Conducting appeared even more precarious an option, so Rachmaninov turned to the one thing guaranteed to bring in a steady income: the piano. In the event he was triumphantly proved right - his concerts and recordings made him a small fortune. In an age that saw some of the greatest pianist at the very peak of their powers, Rachmaninov stood out as perhaps the most outstanding of this so-called 'Golden Age'. Arthur Rubenstein considered Rachmaninov "a god" rather than a mere pianist, further enthusing that "he had the secret of the golden, living tone that only comes from the heart." Yet if no-one has ever seriously questioned Rachmaninov's awesome pianistic capabilities, his music, despite - or perhaps because of - its extraordinary popularity, was for over half a century mercilessly jeered at by critics and academics alike. The general attitude was summed up in a recollection of the legendary record producer and Rachmaninov biographer John Culshaw in his autobiography, Putting the Record Straight. Upon asking an Oxford don his opinion of Rachmaninov's music, the dismissive reply was: "nothing by nostalgia".
It was only in the 1970s and 1980s that academia's frosty resistance began to show gentle signs of thawing. Several world-class musicians - most notably Andre Previn, Vladimir Ashkenazy and Howard Shelly - began recording his music widely and with considerable success, whilst The New Grove Dictionary of Music and Musicians of 1980 emerged with a well-considered reassessment by the leading Rachmaninov scholar, Geoffrey Norris.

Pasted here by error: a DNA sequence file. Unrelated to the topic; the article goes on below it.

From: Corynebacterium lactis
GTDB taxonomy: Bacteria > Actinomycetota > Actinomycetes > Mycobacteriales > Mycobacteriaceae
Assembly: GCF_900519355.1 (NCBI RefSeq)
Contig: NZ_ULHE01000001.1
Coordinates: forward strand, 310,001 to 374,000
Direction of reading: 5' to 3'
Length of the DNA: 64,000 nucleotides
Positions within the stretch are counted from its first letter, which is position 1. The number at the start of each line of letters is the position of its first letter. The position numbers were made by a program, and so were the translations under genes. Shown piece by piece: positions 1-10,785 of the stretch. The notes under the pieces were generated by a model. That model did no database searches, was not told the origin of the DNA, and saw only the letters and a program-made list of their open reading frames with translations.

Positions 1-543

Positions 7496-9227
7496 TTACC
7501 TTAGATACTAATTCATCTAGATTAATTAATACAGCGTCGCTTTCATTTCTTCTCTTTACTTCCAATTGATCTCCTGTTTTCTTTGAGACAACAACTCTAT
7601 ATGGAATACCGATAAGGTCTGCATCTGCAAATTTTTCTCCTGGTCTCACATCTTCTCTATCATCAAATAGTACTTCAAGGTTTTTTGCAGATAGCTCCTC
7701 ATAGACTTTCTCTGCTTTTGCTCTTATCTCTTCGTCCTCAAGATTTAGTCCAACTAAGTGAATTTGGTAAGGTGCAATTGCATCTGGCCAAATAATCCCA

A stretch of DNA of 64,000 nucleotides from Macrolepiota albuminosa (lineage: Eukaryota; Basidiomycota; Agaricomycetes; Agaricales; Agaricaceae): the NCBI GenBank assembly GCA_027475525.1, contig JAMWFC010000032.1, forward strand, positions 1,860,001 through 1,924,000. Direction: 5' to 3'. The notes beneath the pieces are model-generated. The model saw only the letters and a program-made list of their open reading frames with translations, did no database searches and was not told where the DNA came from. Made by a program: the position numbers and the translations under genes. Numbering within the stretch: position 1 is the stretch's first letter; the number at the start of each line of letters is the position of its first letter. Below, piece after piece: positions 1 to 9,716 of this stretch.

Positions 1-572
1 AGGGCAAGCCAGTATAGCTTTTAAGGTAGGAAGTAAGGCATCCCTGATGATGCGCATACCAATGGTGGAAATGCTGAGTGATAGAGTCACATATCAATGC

Since then interest in Rachmaninov has reached unprecedented levels. The appalling abuse that his music regularly endured just a few decades ago now appears scarcely believable. Yet appalling abuse that his music regularly endured just a few decades ago now appears scarcely believable. Yet it was real enough at the time, as this haunting reminiscence given to The Musical Courier in 1939 - so deeply personal that Rachmaninov forbade its publication until after his death - shows: "I feel like a ghost wandering in a world grown alien. I cannot cast out the old way of writing, and I cannot acquire the new. I have made intense efforts to feel the musical manner of today, but it will not come to me...I always feel that my own music and my reactions to all music remained spiritually the same, unendingly obedient in trying to create beauty...The new kind of music seems to come not from the heart but from the head. It composers think rather than feel. They have not the capacity to make their works exult...They meditate, protest, analyse, reason, calculate, and brood - but they do not exult." We shall never see his like again.